Manufacturing Industry Pros Share Why Manufacturing Is Important to the Economy

"Why is a third party logistics company talking about manufacturing, you ask? It’s because, like manufacturers ourselves, we view manufacturing as vital to the economy."


As we all start thinking towards the glorious three day weekend to celebrate the hard work of all Americans this Labor Day, I wanted to share the results of our survey we did right before Independence Day earlier this year in our post titled “The Importance of Manufacturing in America.” In that post, the survey asked the simple questions of “Why is American Manufacturing important to you and why is it important to the economy?” We had some of the brightest minds around manufacturing weigh in and give their thoughts, which you can read below. We are sure their answers will reinvigorate you just like manufacturing is doing to the economy at present, with the newly released statistics that the economy grew even more than expected in the second quarter by 4.2%, mostly driven by gains in manufacturing. In fact, the Markit Flash PMI for August predicts that we will see the ISM’s Purchasing Manager’s Index rise to the highest levels we’ve seen since April 2011, with an expected reading of 58.0.

That’s some serious momentum!

us economic growth fueld by manufacturing Manufacturing Industry Pros Share Why Manufacturing Is Important to the Economy

Bureau of Economic Analysis from Haver Analytics

Furthermore, if you do just a quick search of the phrase “US Manufacturing” you can clearly see the number of news stories is high but also the amount of positive stories are high. Here are just a quick few I found with a quick search today:

You Could Say We, Like Most in the Industry, Have a Love Affair with Manufacturing

In fact, we too have written at length on the state of manufacturing and best practices for manufacturing. Why is a third party logistics company talking about manufacturing, you ask? It’s because, like manufacturers ourselves, we view manufacturing as vital to the economy. However, if manufacturers are not efficient and cost effective in one of the highest cost areas for their business, transportation, then it’s tough to scale and sustain to contribute to the economy. We help manufacturers with transportation management so they can focus on their core and not lose money out the back door as growth comes in the front. Here are just a few of the latest manufacturing posts we’ve written in the last few months:

Fast Facts around American Manufacturing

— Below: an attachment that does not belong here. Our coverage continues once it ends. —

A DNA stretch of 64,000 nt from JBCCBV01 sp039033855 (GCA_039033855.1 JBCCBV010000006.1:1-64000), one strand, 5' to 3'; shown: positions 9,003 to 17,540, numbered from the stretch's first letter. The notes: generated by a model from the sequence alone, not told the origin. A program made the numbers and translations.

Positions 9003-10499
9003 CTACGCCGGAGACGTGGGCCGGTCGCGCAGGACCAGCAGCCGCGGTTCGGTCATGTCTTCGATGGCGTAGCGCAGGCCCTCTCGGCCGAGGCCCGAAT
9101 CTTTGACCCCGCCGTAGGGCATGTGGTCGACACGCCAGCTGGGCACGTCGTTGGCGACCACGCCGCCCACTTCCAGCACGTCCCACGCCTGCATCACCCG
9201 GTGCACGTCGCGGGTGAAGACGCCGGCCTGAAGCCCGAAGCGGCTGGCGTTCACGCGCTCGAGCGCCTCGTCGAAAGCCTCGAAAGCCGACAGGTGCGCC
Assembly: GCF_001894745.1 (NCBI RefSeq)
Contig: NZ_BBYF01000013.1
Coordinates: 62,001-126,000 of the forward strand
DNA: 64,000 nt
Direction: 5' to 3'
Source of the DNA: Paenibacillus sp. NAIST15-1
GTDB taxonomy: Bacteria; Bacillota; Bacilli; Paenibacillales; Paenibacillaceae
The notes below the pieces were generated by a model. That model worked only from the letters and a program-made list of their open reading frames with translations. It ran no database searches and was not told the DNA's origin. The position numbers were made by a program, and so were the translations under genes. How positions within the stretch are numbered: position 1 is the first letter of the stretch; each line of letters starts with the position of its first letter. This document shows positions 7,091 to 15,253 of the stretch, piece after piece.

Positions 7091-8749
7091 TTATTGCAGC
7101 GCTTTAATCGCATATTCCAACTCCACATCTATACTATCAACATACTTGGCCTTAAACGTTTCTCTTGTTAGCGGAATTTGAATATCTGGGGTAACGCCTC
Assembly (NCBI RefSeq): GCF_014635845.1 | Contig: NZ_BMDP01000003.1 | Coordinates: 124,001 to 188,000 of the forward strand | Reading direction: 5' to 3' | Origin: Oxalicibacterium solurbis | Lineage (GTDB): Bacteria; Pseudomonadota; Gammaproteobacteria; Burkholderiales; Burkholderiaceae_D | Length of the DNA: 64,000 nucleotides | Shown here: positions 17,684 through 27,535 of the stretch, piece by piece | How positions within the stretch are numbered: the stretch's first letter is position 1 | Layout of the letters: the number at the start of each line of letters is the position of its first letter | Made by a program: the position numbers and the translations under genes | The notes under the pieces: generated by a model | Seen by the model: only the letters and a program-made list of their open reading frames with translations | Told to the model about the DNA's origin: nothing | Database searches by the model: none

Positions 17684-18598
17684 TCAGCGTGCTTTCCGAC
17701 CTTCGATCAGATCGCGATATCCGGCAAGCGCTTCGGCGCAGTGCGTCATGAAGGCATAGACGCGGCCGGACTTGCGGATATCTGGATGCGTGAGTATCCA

We absolutely love that National Association Manufacturers and all they do as the voice and yeoman industry for American Manufacturing. They have a great report about the “Facts of Manufacturing” you should read if you are in love with manufacturing as much as we are. They also have these great quick facts about the prowess of American Manufacturing:

  • In 2013, manufacturers contributed $2.08 trillion to the economy, up from $2.03 trillion in 2012. This was 12.5 percent of GDP. For every $1.00 spent in manufacturing, another $1.32 is added to the economy, the highest multiplier effect of any economic sector.
  • Manufacturing supports an estimated 17.4 million jobs in the United States—about one in six private-sector jobs. More than 12 million Americans (or 9 percent of the workforce) are employed directly in manufacturing.
  • In 2013, the average manufacturing worker in the United States earned $77,506 annually, including pay and benefits. The average worker in all industries earned $62,546.
  • Manufacturers in the United States are the most productive in the world, far surpassing the worker productivity of any other major manufacturing economy, leading to higher wages and living standards.
  • Manufacturers in the United States perform two-thirds of all private-sector R&D in the nation, driving more innovation than any other sector.
  • Taken alone, manufacturing in the United States would be the 8th largest economy in the world.

Clearly, American Manufacturing does a great deal for the economy. Now, before we give you the words of the pros and what manufacturing means to them, we also highly encourage you to read the “Made In Dayton” Blog’s most recent post. It’s a great reminder about the “multiplier-effect” manufacturing has on the other parts of the economy.  Simply put, the multiplier effect, as greatly said by GE CEO Jeffery Immelt means:

“You’re going to have fewer people that do any task. In the end, it makes the system more productive and more competitive. But when you walk through Mississippi, for every person that was in that plant, there are probably seven or eight jobs in the supply chain.”

Manufacturing Industry Pros Share their Thoughts on The Importance of Manufacturing to the Economy

And without any further ado, here are the great answer of some of the survey participants from our “Why is American Manufacturing Important to you” survey. The first sentence/answer covers why manufacturing is important to them and the second sentence/answer is why do you think manufacturing is important to the economy.